By having an open adoption, adoptees like John often understand the adoptee meaning better because they can maintain a connection with their biological parents. 

Anymore, closed adoptions aren’t nearly as common and birth parents and adoptees communicate in various ways, such as: 

  • Phone calls 
  • Text messages 
  • Emails 
  • Social media 
  • Video chat 
  • In-person visits 

The ability to have at least some level of connection with a birth parent gives adoptees answers to their questions about why they were placed for adoption.  

But what about adoptees in a closed adoption

Most states have strict laws for obtaining birth records, making it difficult for adoptees to find out where they came from and who their biological parents are. The lack of access to birth records can make it difficult for adoptees to emotionally understand their adoption story. 

Director of Social Work at American Adoptions and an adoptee, Jennifer Van Gundy, grew up in a closed adoption and spent many years asking questions about her origin. 

“My parents have always made me feel special because I was adopted, but I do admit that I had a lot of questions growing up. From a medical standpoint, my health history ended when I was born. I didn’t have anything else beyond that for most of my life.  Like all adoptees, I had questions about my birth parents and feelings of shame over not being wanted, especially because I had no information about my birth mother’s adoption decision.” 

Because of a change in state laws, Jennifer could obtain her birth records and identify her biological mother. 

“My birth mother said she was shocked when I first reached out, especially because it was unexpected in her closed adoption,” Jennifer said. “For most of my life, I had wondered about my birth mother. Was she okay? Did she have a healthy adoption process? I got the answers to these questions and those about my personal health history, and we’re tentatively getting to know each other better through our new contact.”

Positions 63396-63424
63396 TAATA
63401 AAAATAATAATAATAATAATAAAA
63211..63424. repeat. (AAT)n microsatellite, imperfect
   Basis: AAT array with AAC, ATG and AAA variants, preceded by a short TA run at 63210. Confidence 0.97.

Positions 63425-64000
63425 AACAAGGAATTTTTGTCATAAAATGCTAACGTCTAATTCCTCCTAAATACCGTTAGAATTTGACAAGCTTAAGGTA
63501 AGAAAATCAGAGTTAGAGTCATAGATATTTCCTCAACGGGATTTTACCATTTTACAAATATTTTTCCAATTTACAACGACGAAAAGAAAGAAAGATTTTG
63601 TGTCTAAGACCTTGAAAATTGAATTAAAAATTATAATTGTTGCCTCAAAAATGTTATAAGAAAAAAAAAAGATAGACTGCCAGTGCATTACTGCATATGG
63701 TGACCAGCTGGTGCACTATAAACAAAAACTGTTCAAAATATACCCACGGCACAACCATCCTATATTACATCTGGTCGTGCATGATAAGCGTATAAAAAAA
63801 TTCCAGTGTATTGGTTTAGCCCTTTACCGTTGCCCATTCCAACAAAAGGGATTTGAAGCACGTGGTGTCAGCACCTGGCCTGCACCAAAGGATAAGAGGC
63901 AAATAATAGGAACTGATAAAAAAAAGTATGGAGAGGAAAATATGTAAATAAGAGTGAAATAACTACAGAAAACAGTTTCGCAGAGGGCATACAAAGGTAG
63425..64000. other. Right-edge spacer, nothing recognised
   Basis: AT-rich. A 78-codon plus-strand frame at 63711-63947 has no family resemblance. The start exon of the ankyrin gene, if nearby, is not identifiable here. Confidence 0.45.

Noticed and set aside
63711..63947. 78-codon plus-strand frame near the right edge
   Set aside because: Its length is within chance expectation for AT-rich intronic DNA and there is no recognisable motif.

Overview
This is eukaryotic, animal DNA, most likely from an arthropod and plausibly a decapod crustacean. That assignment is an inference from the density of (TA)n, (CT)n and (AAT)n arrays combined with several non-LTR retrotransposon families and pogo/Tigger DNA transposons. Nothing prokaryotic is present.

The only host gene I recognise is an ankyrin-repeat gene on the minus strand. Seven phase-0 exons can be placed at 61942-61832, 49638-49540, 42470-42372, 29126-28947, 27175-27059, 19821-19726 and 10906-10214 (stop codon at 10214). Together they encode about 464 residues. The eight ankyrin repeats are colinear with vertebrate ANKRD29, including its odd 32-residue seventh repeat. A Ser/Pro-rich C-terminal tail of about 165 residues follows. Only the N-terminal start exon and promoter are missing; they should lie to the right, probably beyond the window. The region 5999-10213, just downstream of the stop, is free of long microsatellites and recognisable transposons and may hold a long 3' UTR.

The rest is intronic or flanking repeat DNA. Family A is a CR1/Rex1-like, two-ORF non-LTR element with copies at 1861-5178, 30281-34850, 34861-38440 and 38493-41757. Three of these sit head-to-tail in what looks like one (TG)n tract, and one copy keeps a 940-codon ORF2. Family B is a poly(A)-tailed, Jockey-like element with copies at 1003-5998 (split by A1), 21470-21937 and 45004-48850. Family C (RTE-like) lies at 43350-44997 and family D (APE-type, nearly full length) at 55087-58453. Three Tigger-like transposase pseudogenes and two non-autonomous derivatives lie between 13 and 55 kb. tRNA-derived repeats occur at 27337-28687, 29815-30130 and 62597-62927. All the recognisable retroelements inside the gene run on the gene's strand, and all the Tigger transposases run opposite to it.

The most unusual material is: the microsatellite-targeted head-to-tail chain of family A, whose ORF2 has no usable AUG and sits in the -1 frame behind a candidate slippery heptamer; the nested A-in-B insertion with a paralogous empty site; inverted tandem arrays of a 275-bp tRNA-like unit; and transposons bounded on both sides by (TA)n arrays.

The experience of meeting the woman who gave birth to you for the first time as an adult is unlike nearly any other experience. That’s why the emotions associated with being an adoptee, and how an adoptee is faced with the complex task of forming an identity while missing vital pieces of information, are why most non-adopted people often don’t understand the true meaning of an adopted child. 

It takes adoptees years of answering questions, hopefully finding answers and reconciling their birth history to understand the adoptee meaning, which is why adoptive parents play such a crucial role. 

The Meaning of an Adopted Child and How Adoptive Parents Play a Vital Role 

Supportive parents can mean everything to an adoptee who is asking questions about their birth family. Sometimes, adoptees can feel reluctant to find birth information because it would be “disloyal” to their adoptive family. Because of this, adoptees often feel stuck, unsupported and as though they have no control. But a supportive adoptive family can change that.  

Adoptive families can play a vital role in helping adoptees learn about their adoption stories to help cope with the sometimes complex emotions and create an identity at an early age.  

Regardless of how little an adoptive family might know about a child’s birth parents, offering encouragement to find that information is a big step towards an adoptee understanding the meaning of being an adopted child, learning about their past and creating an identity as an adult. 

Such support also gives adoptive families and friends a better understanding of the adoptee meaning and how they can help an adoptive have a voice and feel empowered. 

If you’re interested in adopting a child or placing a child for adoption, you can always get in touch with one of our experienced professionals online or by calling 1-800-ADOPTION

You can also find helpful information on adoptee support groups here

Information available through these links is the sole property of the companies and organizations listed therein. American Adoptions provides this information as a courtesy and is in no way responsible for its content or accuracy.